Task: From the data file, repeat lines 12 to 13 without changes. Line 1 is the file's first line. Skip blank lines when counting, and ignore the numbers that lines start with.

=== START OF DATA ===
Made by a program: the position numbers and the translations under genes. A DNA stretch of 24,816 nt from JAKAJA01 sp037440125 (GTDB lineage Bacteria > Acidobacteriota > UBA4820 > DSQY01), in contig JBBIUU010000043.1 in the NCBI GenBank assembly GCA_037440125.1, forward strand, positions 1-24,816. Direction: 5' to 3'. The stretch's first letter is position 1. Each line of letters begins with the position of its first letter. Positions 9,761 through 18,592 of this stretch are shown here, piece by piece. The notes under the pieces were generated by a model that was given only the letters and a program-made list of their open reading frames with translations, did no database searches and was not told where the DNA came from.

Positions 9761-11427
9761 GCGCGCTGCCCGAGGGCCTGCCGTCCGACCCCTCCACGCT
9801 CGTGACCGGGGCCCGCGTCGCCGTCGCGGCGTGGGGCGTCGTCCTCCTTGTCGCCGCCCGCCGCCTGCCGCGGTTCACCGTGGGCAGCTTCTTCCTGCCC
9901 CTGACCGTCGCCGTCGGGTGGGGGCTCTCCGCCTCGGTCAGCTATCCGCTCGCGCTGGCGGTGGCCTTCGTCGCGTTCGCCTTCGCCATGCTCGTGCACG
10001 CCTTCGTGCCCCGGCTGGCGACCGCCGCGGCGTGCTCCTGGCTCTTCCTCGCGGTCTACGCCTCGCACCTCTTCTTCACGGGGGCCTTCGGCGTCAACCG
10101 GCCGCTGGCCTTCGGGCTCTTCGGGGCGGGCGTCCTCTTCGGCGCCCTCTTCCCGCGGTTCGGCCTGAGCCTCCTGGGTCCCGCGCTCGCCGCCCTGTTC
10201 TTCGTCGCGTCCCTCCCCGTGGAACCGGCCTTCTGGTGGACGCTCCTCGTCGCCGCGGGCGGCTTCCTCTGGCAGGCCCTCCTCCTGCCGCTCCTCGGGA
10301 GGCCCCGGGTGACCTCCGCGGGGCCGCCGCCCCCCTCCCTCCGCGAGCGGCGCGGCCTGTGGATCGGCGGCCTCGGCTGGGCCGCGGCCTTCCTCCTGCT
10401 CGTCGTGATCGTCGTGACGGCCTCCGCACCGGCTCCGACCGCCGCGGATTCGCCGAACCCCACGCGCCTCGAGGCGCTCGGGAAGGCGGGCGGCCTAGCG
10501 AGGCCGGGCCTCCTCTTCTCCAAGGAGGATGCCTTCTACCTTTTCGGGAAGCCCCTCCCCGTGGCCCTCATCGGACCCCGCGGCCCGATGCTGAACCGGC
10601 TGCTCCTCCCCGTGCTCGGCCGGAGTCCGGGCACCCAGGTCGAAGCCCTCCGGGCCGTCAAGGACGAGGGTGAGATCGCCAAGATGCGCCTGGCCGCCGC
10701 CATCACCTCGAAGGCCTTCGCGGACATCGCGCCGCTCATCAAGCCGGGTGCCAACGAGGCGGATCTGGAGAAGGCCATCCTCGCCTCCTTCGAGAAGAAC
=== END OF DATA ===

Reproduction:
10601 TGCTCCTCCCCGTGCTCGGCCGGAGTCCGGGCACCCAGGTCGAAGCCCTCCGGGCCGTCAAGGACGAGGGTGAGATCGCCAAGATGCGCCTGGCCGCCGC
10701 CATCACCTCGAAGGCCTTCGCGGACATCGCGCCGCTCATCAAGCCGGGTGCCAACGAGGCGGATCTGGAGAAGGCCATCCTCGCCTCCTTCGAGAAGAAC